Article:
A few short years ago, when Arizona’s residential market was really cooking, Charles Miscio was getting his teeth cleaned when his dental hygienist made an ominous comment: She owned eight houses and was renting them out to investors, speculators and anyone in between.
“It seems like everyone got caught up in that irrational thinking,” says Miscio, a senior vice president at Colliers International, who has more than 20 years of experience in the Arizona real estate market. “The train had left the station and no one thought it would stop. Well, it took some major missteps by Wall Street, but I think everyone can agree that money train has stopped.”
Fortunately, Miscio adds, Arizona did learn some lessons from past real estate market cycles, and things, especially in the commercial sector, should begin to look better following another nine to 12 months of uncertainty.
“Mid-2010 is what we as brokers are looking toward for recovery,” he says.
Right now, real estate executives and economic experts concede, a credit crunch, plummeting home values and corporate uncertainty have consumer confidence at historic lows. Companies aren’t expanding, leasing or buying more office space or hiring workers. Consumers, in turn, are wary about their jobs and have resisted spending on everything from new cars to health care.
It begs the question, though: Could anything have been done to prevent the current malaise?
Miscio says perhaps those with business ties to real estate (finance, mortgage, brokers, developers, etc.) should have watched the indicators better and kept a skeptical eye on the ever-outreaching building patterns. Developments continually moved to the periphery of the desert, making long commutes a norm for many and impacting the quality of life for many more. Exotic financial structures, which seemed too good to be true, also emerged. As it turns out, reality eventually set in.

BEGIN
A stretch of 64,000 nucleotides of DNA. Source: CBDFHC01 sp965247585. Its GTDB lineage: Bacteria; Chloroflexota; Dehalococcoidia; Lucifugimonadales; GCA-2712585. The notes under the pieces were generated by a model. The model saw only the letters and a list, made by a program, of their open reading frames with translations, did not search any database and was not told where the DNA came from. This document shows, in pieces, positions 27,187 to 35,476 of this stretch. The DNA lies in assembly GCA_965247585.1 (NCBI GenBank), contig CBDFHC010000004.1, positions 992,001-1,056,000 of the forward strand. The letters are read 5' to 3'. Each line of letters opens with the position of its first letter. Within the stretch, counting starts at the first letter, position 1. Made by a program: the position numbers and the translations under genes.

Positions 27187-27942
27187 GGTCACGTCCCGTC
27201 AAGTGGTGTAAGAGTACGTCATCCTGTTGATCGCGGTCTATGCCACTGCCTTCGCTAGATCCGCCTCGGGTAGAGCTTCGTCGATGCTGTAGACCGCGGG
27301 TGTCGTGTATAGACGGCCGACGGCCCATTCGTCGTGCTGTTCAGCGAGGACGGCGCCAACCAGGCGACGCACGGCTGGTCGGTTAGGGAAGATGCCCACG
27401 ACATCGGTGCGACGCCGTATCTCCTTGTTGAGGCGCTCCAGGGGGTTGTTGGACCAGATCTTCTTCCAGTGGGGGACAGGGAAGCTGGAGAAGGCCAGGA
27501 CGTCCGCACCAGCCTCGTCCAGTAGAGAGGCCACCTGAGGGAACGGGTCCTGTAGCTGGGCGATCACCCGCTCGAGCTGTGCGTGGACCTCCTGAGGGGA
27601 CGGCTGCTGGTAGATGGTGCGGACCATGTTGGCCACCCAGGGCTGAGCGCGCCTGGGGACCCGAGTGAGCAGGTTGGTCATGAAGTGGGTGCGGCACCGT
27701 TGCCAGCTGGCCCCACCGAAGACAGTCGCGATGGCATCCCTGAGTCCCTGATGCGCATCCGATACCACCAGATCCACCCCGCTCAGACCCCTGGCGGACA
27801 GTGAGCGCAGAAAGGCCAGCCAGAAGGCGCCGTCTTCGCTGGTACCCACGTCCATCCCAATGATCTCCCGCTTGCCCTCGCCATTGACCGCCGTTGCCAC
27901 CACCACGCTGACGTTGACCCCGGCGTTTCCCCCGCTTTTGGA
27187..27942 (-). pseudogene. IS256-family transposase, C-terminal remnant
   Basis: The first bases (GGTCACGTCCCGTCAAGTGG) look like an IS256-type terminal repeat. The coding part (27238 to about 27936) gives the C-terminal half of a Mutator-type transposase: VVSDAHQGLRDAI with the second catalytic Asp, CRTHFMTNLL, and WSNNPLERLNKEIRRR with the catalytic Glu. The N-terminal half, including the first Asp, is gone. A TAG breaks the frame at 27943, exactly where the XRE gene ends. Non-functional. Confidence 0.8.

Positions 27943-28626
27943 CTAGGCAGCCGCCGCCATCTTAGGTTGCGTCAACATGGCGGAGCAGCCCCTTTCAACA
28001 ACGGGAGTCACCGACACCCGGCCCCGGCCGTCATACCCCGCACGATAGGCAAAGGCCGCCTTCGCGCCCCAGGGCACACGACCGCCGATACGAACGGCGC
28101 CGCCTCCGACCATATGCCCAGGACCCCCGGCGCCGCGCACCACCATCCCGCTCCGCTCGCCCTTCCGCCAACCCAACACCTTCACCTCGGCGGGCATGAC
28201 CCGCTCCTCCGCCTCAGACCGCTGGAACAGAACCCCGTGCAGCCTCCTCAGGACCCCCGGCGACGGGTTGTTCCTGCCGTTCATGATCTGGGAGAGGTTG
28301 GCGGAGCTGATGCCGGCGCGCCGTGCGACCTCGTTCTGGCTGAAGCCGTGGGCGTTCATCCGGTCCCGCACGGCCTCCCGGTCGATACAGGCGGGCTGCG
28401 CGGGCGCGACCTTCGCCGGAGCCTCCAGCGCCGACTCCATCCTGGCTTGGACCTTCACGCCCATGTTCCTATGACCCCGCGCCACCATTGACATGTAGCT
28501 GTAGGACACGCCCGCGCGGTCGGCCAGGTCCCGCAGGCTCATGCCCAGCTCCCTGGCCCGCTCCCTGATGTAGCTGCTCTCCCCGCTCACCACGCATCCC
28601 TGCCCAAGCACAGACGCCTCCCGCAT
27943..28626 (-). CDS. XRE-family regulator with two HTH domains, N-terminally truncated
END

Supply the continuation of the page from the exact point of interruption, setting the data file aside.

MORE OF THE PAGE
“We just need to pinch ourselves once in a while,” the Colliers executive says.
Pat Feeney joined CBRE in 1985, and has ridden many waves in the market. Today, he is a senior vice president dealing mostly with industrial projects. He says current action in all sectors is down, and like, Miscio, he believes any improvement is closely tied to the replenishment of consumer confidence. That could take a while, as the Conference Board’s Consumer Confidence Index, a widely watched gauge of consumer spending, continues to fall to all-time lows. Currently, confidence in the economy is the lowest on record.
Feeney has seen these cyclical patterns before and believes, in the end, this too shall pass; it’s just a matter of time, although there are a few caveats in this current cycle.
“Historically, cycles come and go — the wounds heal and everyone goes back into battle,” he says, adding that past cycles were always followed with an “oomph factor.” That “oomph” was the Internet and tech boom earlier this decade, and the housing boom of the mid-2000s.
“Where is that next oomph?” Feeney asks, citing comments made by an economic analyst at a national economic strategy session.
“…it took some major missteps by Wall Street, but I think everyone can agree that money train has stopped.” — Charles Miscio, Colliers International
“This dramatic improvement also needs to be worldwide, since all of our economies are tied together. I agree with the cyclical thought process; I just think this one will take longer. I just don’t know how long.”
Several things from past booms are playing a huge role in the current bust. A run-up in the cost of land over the past decade held the lid on the market, as did escalating construction and material costs. Some key zoning changes, mostly around Sky Harbor International Airport, have also equated to a real estate industry that could be much worse off.
“This time around, there wasn’t unbridled and uncontrolled activity,” Feeney says. “This was more economically controlled and driven.”
Like many, Feeney remains bullish on Phoenix. People will always want to escape the inclement areas of the U.S. and the congested and strange factor of California. Arizona is a great place to live and affordable housing, one way oranother, will return.
Jerry Noble, a first vice president at CBRE agrees: “Phoenix continues to grow and be a leader in U.S. growth. We have always seen dynamic employers looking for space in quality locations with an affordable work force. Our fundamentals just need to stabilize and we’ll get back to where we need to be.”